The Indonesian Army operates several different very short range air defence (VSHORAD) systems from different suppliers and as these are being replaced, companies want to edge each other out of the running.
Swedish defence manufacturer Saab has announced a partnership with domestic Indonesian manufacturer PT Pindad to provide the RBS 70 NG system with the Giraffe 1X radar apparently to replace older RBS 70 systems, but also to try and force out existing VSHORAD system contractor Thales.
Thales beat Saab in the latter stages of Indonesia’s air defence system competition in early 2014. Thales was awarded a £ 100 million contract to provide the ForceShield air defence system that includes their Starstreak missile fired from a Rapid Ranger launcher mounted on a Vamtac ST5 4x4 vehicle from Spanish company URO.
Integration is being completed by Indonesian company PT Len and deliveries are underway. It also includes provision of vehicle-mounted CM200 radar - although at IndoDefence 2016 other contenders were still circling.
A spokesperson from Thales told Shephard that it was natural for Saab to try and undermine their position in Indonesia as Thales would do the same to them. But he added that although Indonesia wants more air defence systems, ‘from an operational perspective, more of the same [Starstreak] would be best’.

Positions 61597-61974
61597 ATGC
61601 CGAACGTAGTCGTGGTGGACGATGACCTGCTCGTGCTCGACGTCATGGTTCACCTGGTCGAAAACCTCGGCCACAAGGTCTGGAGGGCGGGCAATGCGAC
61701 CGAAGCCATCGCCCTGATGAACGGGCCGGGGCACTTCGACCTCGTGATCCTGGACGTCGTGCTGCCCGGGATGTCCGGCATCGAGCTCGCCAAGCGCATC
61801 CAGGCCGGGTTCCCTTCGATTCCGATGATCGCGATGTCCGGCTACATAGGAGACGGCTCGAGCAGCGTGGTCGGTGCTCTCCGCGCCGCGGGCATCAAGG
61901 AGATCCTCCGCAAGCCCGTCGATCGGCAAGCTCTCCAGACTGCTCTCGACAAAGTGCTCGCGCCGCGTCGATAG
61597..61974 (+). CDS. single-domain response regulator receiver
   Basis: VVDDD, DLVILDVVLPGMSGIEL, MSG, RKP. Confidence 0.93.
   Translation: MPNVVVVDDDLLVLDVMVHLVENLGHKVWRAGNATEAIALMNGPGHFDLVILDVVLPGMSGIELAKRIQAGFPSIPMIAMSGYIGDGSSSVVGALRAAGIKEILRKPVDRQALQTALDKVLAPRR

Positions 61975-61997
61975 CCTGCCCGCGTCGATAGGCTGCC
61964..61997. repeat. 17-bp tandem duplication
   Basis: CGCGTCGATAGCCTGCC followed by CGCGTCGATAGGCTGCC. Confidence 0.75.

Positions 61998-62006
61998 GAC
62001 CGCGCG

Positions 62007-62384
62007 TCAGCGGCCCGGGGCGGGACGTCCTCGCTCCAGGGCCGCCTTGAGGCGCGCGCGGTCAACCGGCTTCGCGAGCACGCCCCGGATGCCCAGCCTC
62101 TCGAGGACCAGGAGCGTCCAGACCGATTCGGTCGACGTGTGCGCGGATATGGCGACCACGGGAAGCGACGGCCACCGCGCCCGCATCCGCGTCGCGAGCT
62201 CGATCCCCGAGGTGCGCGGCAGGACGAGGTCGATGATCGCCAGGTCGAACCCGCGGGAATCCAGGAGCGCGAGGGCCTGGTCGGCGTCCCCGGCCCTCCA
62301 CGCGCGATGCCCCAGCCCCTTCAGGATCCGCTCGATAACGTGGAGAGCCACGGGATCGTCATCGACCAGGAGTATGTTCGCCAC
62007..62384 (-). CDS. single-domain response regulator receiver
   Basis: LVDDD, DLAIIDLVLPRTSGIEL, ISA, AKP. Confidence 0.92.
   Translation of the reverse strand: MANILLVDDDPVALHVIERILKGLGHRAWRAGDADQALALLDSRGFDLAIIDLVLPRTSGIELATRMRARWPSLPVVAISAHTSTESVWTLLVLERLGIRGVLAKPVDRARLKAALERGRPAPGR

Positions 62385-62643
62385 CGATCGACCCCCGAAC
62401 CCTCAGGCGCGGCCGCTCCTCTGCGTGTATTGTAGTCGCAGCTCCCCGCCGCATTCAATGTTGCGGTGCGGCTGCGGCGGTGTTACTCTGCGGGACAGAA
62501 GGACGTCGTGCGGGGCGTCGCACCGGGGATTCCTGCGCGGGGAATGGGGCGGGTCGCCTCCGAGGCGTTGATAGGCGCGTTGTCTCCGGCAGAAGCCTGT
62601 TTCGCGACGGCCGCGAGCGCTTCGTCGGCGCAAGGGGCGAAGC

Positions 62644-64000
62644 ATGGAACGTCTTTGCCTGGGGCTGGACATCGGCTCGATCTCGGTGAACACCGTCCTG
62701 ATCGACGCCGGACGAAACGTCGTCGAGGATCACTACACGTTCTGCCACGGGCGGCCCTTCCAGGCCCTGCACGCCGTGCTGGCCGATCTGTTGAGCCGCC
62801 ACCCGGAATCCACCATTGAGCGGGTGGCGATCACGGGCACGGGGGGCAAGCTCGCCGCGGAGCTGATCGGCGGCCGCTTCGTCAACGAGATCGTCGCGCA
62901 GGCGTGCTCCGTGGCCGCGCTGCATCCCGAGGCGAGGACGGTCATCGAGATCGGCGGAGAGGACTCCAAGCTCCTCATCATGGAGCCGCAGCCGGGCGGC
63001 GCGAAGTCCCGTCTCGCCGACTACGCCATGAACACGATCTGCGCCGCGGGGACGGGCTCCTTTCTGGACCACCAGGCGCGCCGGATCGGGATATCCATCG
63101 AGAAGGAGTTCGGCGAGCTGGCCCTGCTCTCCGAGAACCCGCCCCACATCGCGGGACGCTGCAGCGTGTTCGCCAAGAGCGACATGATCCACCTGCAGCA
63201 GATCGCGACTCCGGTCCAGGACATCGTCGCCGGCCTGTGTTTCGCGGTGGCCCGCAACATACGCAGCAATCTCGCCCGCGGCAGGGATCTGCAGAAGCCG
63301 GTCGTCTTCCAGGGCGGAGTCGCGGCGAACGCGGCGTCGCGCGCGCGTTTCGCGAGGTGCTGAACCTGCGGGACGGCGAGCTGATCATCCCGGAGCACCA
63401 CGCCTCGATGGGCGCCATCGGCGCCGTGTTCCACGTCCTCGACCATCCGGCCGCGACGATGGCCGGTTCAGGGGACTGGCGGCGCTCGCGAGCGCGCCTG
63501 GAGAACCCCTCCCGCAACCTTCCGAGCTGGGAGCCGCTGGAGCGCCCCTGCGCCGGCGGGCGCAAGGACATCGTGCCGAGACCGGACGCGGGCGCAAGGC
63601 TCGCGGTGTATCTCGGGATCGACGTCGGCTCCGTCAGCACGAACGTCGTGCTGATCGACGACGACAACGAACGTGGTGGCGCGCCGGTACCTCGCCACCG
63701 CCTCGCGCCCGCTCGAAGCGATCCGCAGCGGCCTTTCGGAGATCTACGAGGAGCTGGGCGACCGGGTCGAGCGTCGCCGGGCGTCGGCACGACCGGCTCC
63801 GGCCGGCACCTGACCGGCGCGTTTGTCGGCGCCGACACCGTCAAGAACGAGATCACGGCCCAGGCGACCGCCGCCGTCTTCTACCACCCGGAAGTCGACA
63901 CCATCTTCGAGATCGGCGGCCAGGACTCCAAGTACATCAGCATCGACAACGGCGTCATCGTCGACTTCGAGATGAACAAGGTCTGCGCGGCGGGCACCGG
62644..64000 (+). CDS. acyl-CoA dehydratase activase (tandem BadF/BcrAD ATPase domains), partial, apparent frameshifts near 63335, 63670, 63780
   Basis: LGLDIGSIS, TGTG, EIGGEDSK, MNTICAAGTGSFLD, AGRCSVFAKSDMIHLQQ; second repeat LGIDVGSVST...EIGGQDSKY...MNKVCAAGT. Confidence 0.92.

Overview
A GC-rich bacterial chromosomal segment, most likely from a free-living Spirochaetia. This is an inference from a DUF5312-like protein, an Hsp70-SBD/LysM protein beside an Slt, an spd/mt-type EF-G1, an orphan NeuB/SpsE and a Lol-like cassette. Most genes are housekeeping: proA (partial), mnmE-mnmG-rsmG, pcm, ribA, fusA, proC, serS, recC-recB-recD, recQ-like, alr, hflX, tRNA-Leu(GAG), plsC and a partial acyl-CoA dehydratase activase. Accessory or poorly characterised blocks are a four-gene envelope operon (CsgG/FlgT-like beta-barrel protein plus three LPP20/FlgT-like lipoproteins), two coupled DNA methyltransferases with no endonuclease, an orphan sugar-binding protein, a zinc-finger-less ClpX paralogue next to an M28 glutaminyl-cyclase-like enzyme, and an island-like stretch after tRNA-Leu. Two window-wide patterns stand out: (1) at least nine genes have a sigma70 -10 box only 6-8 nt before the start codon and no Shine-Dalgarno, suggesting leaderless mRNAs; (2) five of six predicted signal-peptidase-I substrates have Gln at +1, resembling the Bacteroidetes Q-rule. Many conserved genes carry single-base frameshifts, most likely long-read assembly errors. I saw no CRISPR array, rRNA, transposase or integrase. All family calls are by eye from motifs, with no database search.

MBDA was also seen hosting officials from the Indonesian military to talk about air defence systems including models of the Enhanced Modular Air Defence Solution (EMADS), Mistral ATLAS vehicle-mounted air defence system and VL MICA.
The Indonesian Army already uses the Mistral VSHORAD system mounted on a PT Pindad Komodo vehicle that are expected to last until 2020. It is expected that the army might go for a replacement with a longer range system.
Kongsberg is also getting in on the action with its NASAMS system and told Shephard: ‘Indonesia has a requirement for medium-range air defence’, and although it is a larger system there is no reason why the company could not try and expand its remit to cover short and medium ranges.
The Kongsberg spokesperson explained that different countries have different definitions for short and medium range and therefore air defence seems like a moveable feast for the hungriest beast.